raise it, the feeling must be rather bitter. 
I3ut they do well most years. Once they 
netted $12,400 from 16 acres. 

The Sanford Board of Trade, to show what 
is being done in this favored region, took the 
l*resbytery for a launch ride across Lake 
Worth Wednesday afternoon, and for an 
auto ride among the celery-farms Thursday. 


Gleanings in Bee Culture 


Mr, Throop, a man nearly seventy years 
old, has three thousand White Leghorns on 
his poultry-farm at Knterprise. He was 
feeding them corn. He is hale and vigor- 
ous, looking less than fifty. He keeps 2000 
laying hens. One-third of the present flock 
are not old enough for the laying-pens. His 
birds are in fine condition. The old ones 
have about finished moulting, and will soon 
be "shelling out" lotsofeggs. The average 
is 130 a hen per annum. The eggs sell at 35 
cents a dozen to regular customers. Feed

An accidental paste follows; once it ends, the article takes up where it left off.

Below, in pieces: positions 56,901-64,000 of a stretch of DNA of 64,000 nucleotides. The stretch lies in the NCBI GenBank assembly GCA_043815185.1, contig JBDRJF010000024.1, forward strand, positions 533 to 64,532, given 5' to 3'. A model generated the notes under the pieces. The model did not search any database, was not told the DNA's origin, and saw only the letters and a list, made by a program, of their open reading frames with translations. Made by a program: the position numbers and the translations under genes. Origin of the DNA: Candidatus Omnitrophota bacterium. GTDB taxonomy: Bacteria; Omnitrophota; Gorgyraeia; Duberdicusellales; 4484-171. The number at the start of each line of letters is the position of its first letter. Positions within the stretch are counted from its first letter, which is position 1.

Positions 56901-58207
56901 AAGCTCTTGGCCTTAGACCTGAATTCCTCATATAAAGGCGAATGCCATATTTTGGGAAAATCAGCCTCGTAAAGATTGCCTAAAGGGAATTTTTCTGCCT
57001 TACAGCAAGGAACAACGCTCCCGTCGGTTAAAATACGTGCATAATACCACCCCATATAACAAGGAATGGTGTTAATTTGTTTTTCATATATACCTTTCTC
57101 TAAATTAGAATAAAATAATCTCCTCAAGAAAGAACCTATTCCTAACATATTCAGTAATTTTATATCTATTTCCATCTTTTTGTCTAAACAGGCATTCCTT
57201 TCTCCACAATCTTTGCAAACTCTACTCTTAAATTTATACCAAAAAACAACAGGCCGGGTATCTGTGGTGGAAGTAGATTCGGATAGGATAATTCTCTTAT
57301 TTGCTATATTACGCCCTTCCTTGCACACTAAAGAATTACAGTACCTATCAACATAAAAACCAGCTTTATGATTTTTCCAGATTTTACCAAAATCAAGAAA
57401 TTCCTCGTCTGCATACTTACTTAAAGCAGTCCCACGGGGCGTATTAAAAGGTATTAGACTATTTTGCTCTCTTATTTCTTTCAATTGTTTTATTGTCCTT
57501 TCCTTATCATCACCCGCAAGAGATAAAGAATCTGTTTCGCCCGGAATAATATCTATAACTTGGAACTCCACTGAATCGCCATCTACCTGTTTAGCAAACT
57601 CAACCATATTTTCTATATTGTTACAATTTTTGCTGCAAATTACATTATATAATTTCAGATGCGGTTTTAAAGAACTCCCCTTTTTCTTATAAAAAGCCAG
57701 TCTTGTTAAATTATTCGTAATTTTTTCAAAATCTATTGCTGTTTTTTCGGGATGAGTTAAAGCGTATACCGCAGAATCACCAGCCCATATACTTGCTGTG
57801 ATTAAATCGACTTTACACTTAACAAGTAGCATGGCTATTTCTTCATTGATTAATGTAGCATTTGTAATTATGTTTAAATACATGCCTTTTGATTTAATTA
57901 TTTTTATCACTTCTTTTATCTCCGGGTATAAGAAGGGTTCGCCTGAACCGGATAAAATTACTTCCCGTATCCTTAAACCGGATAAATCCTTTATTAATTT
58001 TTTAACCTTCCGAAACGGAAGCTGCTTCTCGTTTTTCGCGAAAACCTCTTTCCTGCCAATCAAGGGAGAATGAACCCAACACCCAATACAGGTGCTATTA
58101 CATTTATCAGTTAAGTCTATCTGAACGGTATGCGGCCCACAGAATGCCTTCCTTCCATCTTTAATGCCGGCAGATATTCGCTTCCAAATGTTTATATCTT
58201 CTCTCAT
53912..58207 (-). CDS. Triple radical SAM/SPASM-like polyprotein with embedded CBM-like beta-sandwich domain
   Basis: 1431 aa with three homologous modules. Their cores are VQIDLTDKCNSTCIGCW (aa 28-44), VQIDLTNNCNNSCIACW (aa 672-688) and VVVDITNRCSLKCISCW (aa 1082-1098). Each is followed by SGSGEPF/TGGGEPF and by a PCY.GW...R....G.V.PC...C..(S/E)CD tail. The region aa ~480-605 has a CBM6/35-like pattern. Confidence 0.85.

and corn cost from $1.30 to $1.40, according 
to the price of grain. Mr. Throop prefers to 
buy rather than grow feed. As the care of 
his flocks calls for all his time, he lives 
among his birds. They need constant at- 
tention 365 days in the year in order to net 
$2.40 per hen. Two thousand times $2.40 is 
an attractive income. But don't drop every 
thing and rush into poultry, for you may 
not have the genius for many details, some 
of them very unattractive, that make suc- 
cess in that business. Poultry-keepers are 
like truck-growers — born with a gift for it. 
, Go very carefully until you find out what 
you can do, then go your length at that. 
Many have tried to imitate Mr. Throop. 
They are now sadder men, and, let us hope, 
wiser ones. 

My judgment after two years' experience